Body of Missing Elk Hunter Recovered in Washington

By Chris Jasurek
Chris Jasurek
Chris Jasurek
November 26, 2017 Updated: November 26, 2017

The body of a Vancouver man who disappeared while hunting elk in Washington State has turned up near where searchers had previously found his pickup truck.

Search crews discovered the body of elk hunter Joel Presler on Nov. 24. He had been out of contact since Nov. 11.

Presler, 37, had traveled from Vancouver to hunt elk in the Forlorn Lakes region of Washington’s Gifford Pinchot National Forest.

Skamania County Sheriff’s deputies found his 2004 black Ford pickup on Nov. 15 off Forest Road 6035, OregonLive reported. Searchers scoured the area around the Peterson Prairie Campground and Comcomly Lake area, where his truck was found, but they found no sign of the missing hunter.

Four-foot-deep snow made the search more difficult. Snow had been falling heavily since the start of Presler’s hunt and during the early days of the initial search.

On Nov. 19, The Associated Press reported that the search had been suspended.

Authorities said that Presler, an experienced sportsman who had hunted in that area for several seasons, was too experienced to have traveled far from his truck to camp, AP reported.

Presler was reportedly in good health with no known physical issues.

Elk hunting is often a solitary activity practiced in cold and remote environs. (Sven Nackstrand/AFP/Getty Images)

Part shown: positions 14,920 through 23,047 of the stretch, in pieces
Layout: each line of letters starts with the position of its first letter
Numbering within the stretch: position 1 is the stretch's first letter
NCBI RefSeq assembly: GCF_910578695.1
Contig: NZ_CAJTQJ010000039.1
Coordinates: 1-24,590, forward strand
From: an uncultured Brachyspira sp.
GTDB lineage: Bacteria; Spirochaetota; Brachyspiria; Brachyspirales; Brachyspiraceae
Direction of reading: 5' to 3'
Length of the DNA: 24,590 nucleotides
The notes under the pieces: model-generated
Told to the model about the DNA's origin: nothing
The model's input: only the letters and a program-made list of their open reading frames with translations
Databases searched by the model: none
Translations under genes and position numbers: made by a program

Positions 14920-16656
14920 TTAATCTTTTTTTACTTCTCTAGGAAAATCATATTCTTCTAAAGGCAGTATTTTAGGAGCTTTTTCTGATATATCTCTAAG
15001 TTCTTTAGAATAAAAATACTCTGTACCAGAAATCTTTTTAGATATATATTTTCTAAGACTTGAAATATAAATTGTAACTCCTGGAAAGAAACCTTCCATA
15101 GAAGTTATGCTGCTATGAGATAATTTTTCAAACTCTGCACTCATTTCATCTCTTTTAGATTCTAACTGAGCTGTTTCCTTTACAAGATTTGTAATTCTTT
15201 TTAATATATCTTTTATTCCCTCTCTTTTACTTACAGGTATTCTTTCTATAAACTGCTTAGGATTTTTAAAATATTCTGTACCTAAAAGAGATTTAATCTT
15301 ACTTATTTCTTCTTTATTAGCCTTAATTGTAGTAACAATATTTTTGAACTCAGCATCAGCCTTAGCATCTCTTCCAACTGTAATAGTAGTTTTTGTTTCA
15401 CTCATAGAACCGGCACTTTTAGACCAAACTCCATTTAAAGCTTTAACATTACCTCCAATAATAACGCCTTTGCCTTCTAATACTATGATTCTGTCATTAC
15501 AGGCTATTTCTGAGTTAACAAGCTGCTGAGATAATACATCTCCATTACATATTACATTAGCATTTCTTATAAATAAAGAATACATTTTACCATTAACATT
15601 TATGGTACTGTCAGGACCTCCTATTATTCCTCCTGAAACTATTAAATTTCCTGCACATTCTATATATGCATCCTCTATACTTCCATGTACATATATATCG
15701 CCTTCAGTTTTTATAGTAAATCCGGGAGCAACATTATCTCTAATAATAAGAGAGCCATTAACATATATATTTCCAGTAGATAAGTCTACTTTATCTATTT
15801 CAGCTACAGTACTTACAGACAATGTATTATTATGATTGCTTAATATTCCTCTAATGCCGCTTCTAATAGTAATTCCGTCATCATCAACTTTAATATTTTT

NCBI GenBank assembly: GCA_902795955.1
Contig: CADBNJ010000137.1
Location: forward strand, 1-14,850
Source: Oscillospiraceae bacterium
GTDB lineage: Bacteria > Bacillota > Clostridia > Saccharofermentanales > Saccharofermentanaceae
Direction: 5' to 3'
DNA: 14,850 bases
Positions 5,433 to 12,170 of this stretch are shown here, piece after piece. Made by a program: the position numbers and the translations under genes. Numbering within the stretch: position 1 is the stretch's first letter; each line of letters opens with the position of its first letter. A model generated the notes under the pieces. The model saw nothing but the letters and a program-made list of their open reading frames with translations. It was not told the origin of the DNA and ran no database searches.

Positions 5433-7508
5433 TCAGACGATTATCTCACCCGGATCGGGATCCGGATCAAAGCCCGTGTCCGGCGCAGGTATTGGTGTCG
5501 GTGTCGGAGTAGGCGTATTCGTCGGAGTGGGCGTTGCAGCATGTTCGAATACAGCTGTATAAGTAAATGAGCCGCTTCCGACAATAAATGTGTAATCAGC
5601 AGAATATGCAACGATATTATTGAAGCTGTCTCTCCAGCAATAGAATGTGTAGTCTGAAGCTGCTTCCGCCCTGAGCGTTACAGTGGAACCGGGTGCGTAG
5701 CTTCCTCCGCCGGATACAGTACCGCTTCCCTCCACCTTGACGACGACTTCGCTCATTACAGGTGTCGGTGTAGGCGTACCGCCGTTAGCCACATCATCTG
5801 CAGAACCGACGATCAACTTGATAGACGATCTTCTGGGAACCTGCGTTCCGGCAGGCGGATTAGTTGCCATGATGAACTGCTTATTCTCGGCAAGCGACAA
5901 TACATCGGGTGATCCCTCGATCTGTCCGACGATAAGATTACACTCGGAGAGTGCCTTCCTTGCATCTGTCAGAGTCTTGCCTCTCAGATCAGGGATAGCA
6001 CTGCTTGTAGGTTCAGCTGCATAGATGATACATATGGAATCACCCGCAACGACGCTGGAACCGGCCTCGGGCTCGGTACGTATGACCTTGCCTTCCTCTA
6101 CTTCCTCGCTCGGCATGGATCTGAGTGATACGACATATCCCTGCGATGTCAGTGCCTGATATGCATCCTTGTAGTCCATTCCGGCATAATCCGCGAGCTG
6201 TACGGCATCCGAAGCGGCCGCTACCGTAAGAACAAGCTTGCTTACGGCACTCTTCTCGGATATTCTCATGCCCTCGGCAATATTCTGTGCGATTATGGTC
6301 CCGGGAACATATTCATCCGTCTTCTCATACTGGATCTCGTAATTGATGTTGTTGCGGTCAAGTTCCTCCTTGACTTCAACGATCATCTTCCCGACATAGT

Elk hunting is often a solitary activity practiced in cold and remote environs. (Sven Nackstrand/AFP/Getty Images)

Deputies said that warmer temperatures melted most of the snow making it much more likely that a search would yield results, Fox reported.

Searchers located Presler’s body 100 to 150 yards from his parked pick-up. He was wearing shirt, pants, and boots, but had taken off his parka, hat, and gloves, according to The Oregonian.

These items, along with his backpack, were found about 50 yards from his body. Sheriff Dave Brown said that this was “indicative of hypothermic behavior.” People experiencing severe hypothermia will often shed clothing out of the mistaken belief that they are overheating.

Given the heavy snowfall, Presler could have lost sight of his truck and wandered looking for it until he succumbed to the cold.

The Sheriff’s Department was assisted by members of Silver Star Search and Rescue’s Wilderness Search and Rescue division. Silver Star is a volunteer organization with 50 years of experience. It was volunteers with Silver Star who found Presler’s missing gear.

Brown told OregonLive on Nov. 25 that his department would continue to investigate the death, and that hypothermia likely was a factor in Presler’s demise.

The Clark County Medical Examiner’s Office will conduct an autopsy.

If you enjoyed reading this article, please consider sharing it.


Chris Jasurek